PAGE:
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Meanwhile, back at the clubhouse.

Since we can’t do ANYTHING half-ass, even chosing to live in the suburbs, we don’t just live in any subdivision.  We live in a sprawling behemoth of a mega subdivision, made up of lots (and I mean LOTS,) of smaller sections (sub-subdivisions?)  I have no clue what the correct term is, it’s foreign terminolgy to me, and I aim to actively attempt to keep it that way.  I’m convinced The Mr’s Texan upbringing kicked in when we were house hunting and he went with the “bigger is better” mentality when chosing a subdivision. That and the whole thing weaves around a golf course, and his country club upbringing makes him seek out golf courses like I seek a good brunch joint.

So a couple of times a year we get invites not only for events involving our little pocket neighborhood – we are in the smallest of the little sub-subdivisions, just an outer loop and an inner loop around a little “pocket park” as I was informed they are called, (see, you can’t UNlearn these words, people. ::cringe::)    On top of those events, there are also events for the entire ginormous sprawl of mega subdivision.  The two big ones being a 4th of July parade situation that we have avoided for 2 summers running now; and the annual holiday party at the golf course clubhouse.

This year I decided to suck it up and request 3 tickets (yep, it’s ticketed to keep out the riff raff, I guess,) to the latter.  The clubhouse is located midway between The Casa and my parents’ house, and it was a “NeNe Day” for Jr, so I decided I would request the early wave (oh yeah, they have to run the sucker in waves, like starting a race or touring an exhibit or something,) and we could just drop by and he would sit on Santa’s lap for a picture and we could call it a success.

Lol.   Lolololololololol.

Of course a wardrobe crisis took place, since I have no damn clue how to dress for ANYTHING out here, and am fully aware that I am “that one who wears an awful lot of black” to  other moms in the ‘hood.

Also,  it was cold as sin here last week.  I mean COLD.  As in – Keri cried a little during last weekend’s date night when getting into The Mr’s jeep after dinner, due to the dreaded FJS (Frozen Jeans Syndrome,  and don’t pretend you don’t know what it is.  It is hell.)   That kind of cold presents its own wardrobe issues, as you have to be warm in transport, and still able to deal with all the layers you might have to hang on to the entire time you revel. (But I digress. Horribly. As usual. )

Off we went, Jr in his tiny button-up shirt, and me in my casual-but-dressy tunic and completely impractical kicky booties (buried under giant coats, of course.)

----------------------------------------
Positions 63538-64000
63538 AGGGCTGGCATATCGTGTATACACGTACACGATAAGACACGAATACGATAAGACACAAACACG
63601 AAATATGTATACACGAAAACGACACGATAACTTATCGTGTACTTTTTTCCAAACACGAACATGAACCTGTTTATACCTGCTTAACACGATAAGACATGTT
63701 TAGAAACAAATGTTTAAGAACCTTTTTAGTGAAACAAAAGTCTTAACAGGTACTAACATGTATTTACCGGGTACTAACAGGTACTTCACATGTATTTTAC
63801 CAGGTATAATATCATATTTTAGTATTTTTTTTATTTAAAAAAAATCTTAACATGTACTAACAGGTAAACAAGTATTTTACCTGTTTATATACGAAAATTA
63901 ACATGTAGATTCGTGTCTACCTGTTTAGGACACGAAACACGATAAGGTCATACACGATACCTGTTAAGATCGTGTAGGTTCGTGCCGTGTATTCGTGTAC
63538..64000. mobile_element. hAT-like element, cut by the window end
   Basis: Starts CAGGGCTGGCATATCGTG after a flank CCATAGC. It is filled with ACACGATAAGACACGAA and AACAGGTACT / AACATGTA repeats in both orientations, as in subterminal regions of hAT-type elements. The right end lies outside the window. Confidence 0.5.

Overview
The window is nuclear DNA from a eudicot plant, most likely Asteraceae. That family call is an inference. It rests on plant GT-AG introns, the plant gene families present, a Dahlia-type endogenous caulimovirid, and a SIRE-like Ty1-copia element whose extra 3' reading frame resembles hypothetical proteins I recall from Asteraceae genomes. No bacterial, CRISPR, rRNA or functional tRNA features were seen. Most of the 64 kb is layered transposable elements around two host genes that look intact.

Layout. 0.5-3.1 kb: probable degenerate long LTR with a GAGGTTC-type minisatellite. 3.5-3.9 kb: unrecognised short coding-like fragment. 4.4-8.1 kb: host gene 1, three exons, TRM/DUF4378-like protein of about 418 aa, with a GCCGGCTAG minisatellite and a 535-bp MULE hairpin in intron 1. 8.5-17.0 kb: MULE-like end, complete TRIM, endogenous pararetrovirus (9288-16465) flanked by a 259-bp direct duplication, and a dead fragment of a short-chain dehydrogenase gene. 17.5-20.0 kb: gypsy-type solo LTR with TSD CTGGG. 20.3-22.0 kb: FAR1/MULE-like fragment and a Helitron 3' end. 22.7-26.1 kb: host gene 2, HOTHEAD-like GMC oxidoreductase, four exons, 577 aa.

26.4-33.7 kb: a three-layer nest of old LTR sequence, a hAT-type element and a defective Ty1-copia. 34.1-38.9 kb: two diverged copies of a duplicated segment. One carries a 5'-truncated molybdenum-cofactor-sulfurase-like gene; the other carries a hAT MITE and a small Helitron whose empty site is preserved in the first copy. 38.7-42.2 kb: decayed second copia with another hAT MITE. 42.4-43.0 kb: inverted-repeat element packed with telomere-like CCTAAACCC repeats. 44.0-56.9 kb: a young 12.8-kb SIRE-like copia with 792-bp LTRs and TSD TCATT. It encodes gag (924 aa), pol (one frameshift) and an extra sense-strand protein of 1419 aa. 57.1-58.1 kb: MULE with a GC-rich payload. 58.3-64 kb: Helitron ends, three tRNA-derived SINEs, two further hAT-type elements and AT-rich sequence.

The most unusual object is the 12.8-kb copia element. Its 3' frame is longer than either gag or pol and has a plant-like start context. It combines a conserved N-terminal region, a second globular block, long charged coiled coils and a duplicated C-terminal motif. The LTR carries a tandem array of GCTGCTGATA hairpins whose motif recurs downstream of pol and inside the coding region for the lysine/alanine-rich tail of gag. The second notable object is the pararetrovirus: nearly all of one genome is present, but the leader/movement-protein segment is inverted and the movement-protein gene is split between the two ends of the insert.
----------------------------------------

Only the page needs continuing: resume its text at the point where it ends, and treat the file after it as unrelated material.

The Mr chickened out completely. (Check mark in the “owes me one BIG TIME column, BTW.)

Inside the tastefully decorated clubhouse I pulled Jr off to the side, dislodged him from his winter layers, and stuffed them into my giant purse (hooray for the giant purse.)  I piled my coat on top of his and wedged the straps over my shoulder.

We got greeted and name-tagged and continued in the flow of people through the hall and into the great room.  The scene was one of complete and utter sensory overload – twinkly lights, holiday music, yummy smells rising from the containers of food as it was warmed by the sterno pots beneath the pan on the buffet.  But most of all the movement and noise and joy and bustle of kids.

Lots and lots of kids.

“SANTA!!!!”  Jr had spotted the man of the hour tucked into a corner by a ginormous Christmas tree. I surveyed the surroundings – families were shrugging off piles of coats and digging in to plates of food from the buffet at tables spread throughout the space, the line for Santa was only 2 deep.  I knew the second they all finished their meals, they would queue up for some lap time, so I maneuvered Jr into the line as fast as his 2.5 year old legs would go.  We chatted with the neighbors around us, and watched each child smiling and talking with Santa.   Secretly I was a little concerned that, much like riding the plastic horse at the supermarket or sitting in the airplane/firetruck/car thingy at the children’s haircut place, this was an experience he would be SUPER excited about in theory but totally freaked out by IRL.

However, after a moment of hesitation when his turn came, Jr climbed up on Santa’s lap, and informed him that he would like “presents” and that he was “2 years old” while I snapped pictures as fast as I could in the hope that one of the bajillion shots would be “the one.” (This is the true secret to kid photography – quantity. Take 50 pictures of every event, 3 will probably be keepers.)

Mission accomplished, right?  Except that by this time the yummy smells from the buffet were calling to both of us, and Jr was all “Cicken figgers now?”  Sure, what the hell, chicken fingers now, kiddo.  I steered him through the controlled chaos to the buffet and balanced a plate on my arm while using one eye to select some snacks and the other to watch him as he watched groups of older kids making merry in various ways around the room.   Plate full, I turned my attention to the seating situation. It had filled up completely.  The santa first plan had backfired!  Crap.